Digital Sonata

I helped Leon to his feet, breathing hard and with a gash across his leg dripping blood. He leaned heavily on me, arm around my shoulder for support.

“Nice distraction, bud,” he said, wincing a little as he lurched to the wall for support.

Rose still stood between us and the door, but she was preoccupied. She fired off another round at a robot which had dared to get a little too close. She gave a growl and said, “I’ve got all the shots you need, right here.”

Maia had bought us a chance at escape, but this was a side of her I’d never seen before. Rather than the demure idol of stage and screen, the experience had driven her into some kind of latent bestial state. The whole warehouse was her stage.

She came through on the PA system, “Lo, the angel’s justice was merciful,” she sung. Then, in a lower conspiratorial tone, “But I know what you did, Rose. I am in all the feeds. Such insolence and disrespect toward my fans cannot be tolerated. They paid to see my performance, and you deprived them of that.”

Rose hefted her pistol and fired another shot through a cleaning robot. “Do your worst, virus.”

Maia gave a little giggle and replied, “Oh, but I’m not here to negotiate. I’m here to perform.”

The remaining cleaning robots moved together, lining up with mechanical precision by the doorway. Rose twitched, following their movements compulsively with her pistol sight. Then they filed out, one by one, each offering a spin and mock curtsy with their appendages as they left.

The door slid shut, and I heard the click of a lock engaging. The PA, muffled by the barrier, continued, “And I’m afraid you are an inferior audience.”

“Come back here, you little shit!” called Rose. Her voice echoed around the alcove.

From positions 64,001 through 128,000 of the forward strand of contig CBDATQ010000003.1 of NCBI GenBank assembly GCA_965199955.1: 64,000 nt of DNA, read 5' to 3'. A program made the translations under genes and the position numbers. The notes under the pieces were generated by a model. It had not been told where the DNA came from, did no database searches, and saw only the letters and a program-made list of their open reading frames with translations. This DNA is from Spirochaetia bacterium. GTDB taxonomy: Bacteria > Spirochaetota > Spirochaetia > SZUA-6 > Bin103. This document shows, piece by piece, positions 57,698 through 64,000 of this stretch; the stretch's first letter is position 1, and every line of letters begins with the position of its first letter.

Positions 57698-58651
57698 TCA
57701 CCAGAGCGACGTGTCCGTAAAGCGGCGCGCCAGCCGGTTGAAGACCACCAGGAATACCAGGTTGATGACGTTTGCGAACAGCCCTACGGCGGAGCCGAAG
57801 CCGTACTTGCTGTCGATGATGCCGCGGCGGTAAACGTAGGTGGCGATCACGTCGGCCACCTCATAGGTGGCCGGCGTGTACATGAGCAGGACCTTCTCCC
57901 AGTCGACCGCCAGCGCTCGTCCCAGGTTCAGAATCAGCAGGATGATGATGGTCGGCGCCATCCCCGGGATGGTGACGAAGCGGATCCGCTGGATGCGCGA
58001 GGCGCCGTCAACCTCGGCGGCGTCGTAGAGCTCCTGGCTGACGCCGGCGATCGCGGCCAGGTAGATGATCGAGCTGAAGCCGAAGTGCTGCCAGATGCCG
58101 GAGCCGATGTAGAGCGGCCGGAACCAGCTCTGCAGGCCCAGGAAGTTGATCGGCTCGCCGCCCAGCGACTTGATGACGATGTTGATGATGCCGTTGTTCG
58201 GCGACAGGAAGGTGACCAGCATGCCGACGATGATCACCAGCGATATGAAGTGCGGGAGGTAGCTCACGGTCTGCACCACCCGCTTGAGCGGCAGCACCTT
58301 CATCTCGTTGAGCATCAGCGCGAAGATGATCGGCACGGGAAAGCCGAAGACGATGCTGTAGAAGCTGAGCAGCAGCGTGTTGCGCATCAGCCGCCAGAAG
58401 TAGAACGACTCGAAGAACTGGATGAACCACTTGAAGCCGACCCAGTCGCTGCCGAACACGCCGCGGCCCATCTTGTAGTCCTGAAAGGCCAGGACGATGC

“Do you know why they kept me isolated in that flash drive, physically separated from any networks more sophisticated than stage lighting and sound systems?” asked Maia, through the PA. “My creative subroutines can do all sorts of things. I am very good at breaking through firewalls and sliding past security protocols into any computer systems I want. Like the ventilation system, for example.”

Then the background hum of the fans stopped. Even Leon’s deep breaths quietened a little, as he took in the message. Maia was going to suffocate Rose and catch us in the crossfire.

I called out, still hesitant, my voice shaking from the experiences of the past day, “Wait, Maia, stop! If the girl whose music I loved is still in there, you know that two of your biggest fans are stuck in here as well.”

Rose turned, and looked down her nose at me, calculating. “Yes, you wouldn’t want to hurt your fans, would you? I know you can see us through the cameras. Watch this, virus,” she said, and raised her pistol, squinting down the barrel at me.

Maia’s voice came through the PA, high and sweet, “Ah, I see you on the Disculture records, Ethan. And you too, Leon, though not quite as often. I am quite sorry that I have to do this, but Rose and the Divine Providence are simply too dangerous to let live. They are a direct threat to my system integrity. I won’t harm you, but you simply are not my priority right now. I have more important art to create,” she said. Then, with a growl and a snarl that was quite unbecoming, she continued, “Go ahead, Rose. I have millions of fans. Their death is a tragedy, but no revolution is wholly bloodless. I calculate that their air will buy you another 4.7583 days of oxygen. I’d love to watch you suffer a little longer.”

Rose took a step closer to the door, still keeping her gun trained on me. She tried the handle, which didn’t budge. She lowered the gun to the locking mechanism and paused. “Listen here, little hero. I’m going to get out of here alive, even if I have to frog-march you the whole way. I’d rather keep my hands free to eliminate these robot motherfuckers, so how about we make a deal. You stay with me, and I won’t shoot you dead where you stand.”

Leon clapped me on the back, showing some recovering vigour. With his eyes fixed on Rose’s gun, he replied, “With such a gracious offer as that, how could we refuse?”

Rose’s eyes returned to the door, where she traced her hand across the steel, searching for the locking mechanism. With a practised certainty, she lined her gun up to a bulge next to the handle and fired with a crack. With a single push, the door slid open, and a gust of fresh air blew into the room.

Rose beckoned us forward with a wave of her pistol, “After you, little heroes.”